Sweden would be ideal. Sweden’s maximum-fee policy makes childcare affordable for everyone. Fees are calculated according to income with low-income families paying nothing while the costs for more affluent parents are caped at SEK 1,250 ($280) per month.
Wow! Looks like Scandinavia is the one good region to spend childcare years. That said, the taxes there would be another story on its own. High taxes are the only way to finance the nation’s hefty social welfare bills.
Ok. So we are not the most expensive, but we are not cheap either. Childcare costs are relatively normal here.
Childcare has gone from what was once a luxury option to become an increasingly necessary rite of passage, and like products that become commercial, you start getting the undercutters and the fakes in the marketplace, and people start questioning if they are buying into real quality or not. And so, on this note, to answer the question of whether childcare is unaffordable, just looking at numbers is too simplistic. It’ll have to be a more complicated algorithm that incorporates how it contributes to the child’s early education.
But unlike my sister who fully embraces motherhood, I am totally not ready to share any % of my salary on anyone who is not myself. Sigh.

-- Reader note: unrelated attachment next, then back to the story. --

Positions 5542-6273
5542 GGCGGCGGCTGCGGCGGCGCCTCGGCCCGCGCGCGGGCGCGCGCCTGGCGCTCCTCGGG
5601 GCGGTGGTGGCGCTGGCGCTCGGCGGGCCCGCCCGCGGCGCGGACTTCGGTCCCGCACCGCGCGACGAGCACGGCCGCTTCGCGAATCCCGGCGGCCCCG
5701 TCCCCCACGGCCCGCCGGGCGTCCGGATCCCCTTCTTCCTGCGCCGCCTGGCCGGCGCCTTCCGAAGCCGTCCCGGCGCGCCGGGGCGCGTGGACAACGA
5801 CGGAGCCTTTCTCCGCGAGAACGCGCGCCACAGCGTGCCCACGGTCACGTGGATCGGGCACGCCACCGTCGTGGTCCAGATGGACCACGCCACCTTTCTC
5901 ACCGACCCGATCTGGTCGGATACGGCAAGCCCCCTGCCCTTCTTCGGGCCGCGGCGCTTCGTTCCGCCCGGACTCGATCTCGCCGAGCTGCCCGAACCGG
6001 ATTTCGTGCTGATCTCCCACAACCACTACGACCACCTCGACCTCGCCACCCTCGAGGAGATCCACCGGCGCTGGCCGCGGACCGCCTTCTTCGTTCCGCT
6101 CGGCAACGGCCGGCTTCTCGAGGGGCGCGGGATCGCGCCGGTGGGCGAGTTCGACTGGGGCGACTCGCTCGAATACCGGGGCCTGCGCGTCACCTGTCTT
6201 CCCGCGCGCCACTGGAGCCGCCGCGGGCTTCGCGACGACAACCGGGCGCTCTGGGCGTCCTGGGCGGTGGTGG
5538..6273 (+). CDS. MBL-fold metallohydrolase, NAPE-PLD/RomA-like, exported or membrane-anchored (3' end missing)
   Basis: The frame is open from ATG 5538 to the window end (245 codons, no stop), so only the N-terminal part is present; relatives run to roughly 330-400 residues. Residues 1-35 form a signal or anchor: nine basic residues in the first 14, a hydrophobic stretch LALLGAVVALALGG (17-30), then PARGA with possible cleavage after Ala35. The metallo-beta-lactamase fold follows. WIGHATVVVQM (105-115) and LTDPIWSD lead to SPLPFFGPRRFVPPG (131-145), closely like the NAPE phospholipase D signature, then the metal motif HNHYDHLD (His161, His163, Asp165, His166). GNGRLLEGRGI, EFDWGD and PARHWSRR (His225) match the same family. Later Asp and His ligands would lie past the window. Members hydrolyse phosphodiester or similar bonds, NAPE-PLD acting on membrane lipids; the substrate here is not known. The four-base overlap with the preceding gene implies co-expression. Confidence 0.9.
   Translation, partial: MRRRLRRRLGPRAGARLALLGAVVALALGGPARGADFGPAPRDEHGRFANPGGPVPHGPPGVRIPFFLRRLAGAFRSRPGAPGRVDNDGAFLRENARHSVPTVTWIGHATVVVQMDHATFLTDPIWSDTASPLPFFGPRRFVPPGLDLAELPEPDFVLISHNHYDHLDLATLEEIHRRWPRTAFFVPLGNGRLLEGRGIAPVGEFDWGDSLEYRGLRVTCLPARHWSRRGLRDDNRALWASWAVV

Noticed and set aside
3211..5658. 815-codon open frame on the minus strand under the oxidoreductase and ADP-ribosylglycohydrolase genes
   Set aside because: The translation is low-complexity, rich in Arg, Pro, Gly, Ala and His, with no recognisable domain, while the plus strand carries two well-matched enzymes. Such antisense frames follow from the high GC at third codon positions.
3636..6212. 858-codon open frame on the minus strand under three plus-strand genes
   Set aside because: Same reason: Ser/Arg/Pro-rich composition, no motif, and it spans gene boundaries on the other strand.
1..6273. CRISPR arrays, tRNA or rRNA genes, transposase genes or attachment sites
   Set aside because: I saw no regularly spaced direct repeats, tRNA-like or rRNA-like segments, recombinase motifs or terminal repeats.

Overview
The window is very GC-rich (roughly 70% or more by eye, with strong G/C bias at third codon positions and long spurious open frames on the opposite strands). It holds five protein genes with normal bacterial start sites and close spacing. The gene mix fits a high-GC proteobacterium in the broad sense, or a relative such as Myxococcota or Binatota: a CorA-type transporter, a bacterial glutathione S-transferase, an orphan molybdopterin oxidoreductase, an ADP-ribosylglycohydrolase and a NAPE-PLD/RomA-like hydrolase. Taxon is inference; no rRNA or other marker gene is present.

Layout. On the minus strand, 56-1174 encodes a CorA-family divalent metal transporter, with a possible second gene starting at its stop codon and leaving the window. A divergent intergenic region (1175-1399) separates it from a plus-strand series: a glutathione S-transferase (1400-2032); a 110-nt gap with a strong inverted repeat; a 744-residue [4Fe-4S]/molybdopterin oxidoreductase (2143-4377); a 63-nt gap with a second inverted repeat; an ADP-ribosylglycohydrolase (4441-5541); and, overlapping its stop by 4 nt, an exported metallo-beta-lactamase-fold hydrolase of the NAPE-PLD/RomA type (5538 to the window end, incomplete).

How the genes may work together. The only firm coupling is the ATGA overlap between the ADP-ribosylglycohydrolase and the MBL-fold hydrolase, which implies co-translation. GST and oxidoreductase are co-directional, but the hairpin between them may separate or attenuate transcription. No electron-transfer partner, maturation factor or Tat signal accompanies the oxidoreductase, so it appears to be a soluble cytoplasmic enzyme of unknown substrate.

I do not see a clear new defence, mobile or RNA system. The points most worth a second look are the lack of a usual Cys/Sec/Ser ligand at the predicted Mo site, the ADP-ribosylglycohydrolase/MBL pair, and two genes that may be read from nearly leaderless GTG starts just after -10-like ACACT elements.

Here’s what I spend on:
I compare my average monthly bill (and mind you, this is just one of my many credit cards) to that of my sister’s and am happy to report we are both unapologetic of our indulgence, i.e. She indulges her kids and I indulge me.
Although I am of the mindset that some of her expenses come under “unnecessary” I think if I were a mum, I’d buy my kids adult clothes so they won’t grow out of it, but only into it. Smarter way of investing clothes money, no?
You can see that my mantra (and also shopping logic) is based on “I love me. How much is my happiness worth?” whereas my sister’s is “I love my family. How much is their happiness worth?”
*Depending where you go, prices range from $300 a month to well over $2,000. E.g. My First Skool, charges around $600 to $680 a month, with registration cost around $86 and George Washington Preschool charges nearly $2,000 a month, with a registration fee of $2,000
Xin Hui is a professional copywriter, radio specialist as well as a socio-political and cultural commentator for several digital and print channels including MediaCorp Radio, MediaCorp Publishing, and Singapore Press Holdings. Xin Hui was born and raised (and now based) in Singapore where she grew up on a steady diet of soya bean milk and fried carrot cake – just two of the many things that keep her here.After getting a B.A. in political science, she began her career in radio copywriting and was a nominee at the New York Festivals for a radio commercial she wrote and produced for The SPCA.Her writing style is passionate, progressive, and explorative, often with a humorous and creative flair for going against the grain.
On FSAAM, she contributes wide-ranging content and editorials, some light-hearted, some tongue-in-cheek and some so combative that it stirs the defenses of social ideals and calls for an examination of the underlying dynamics of the written and unwritten laws that govern society.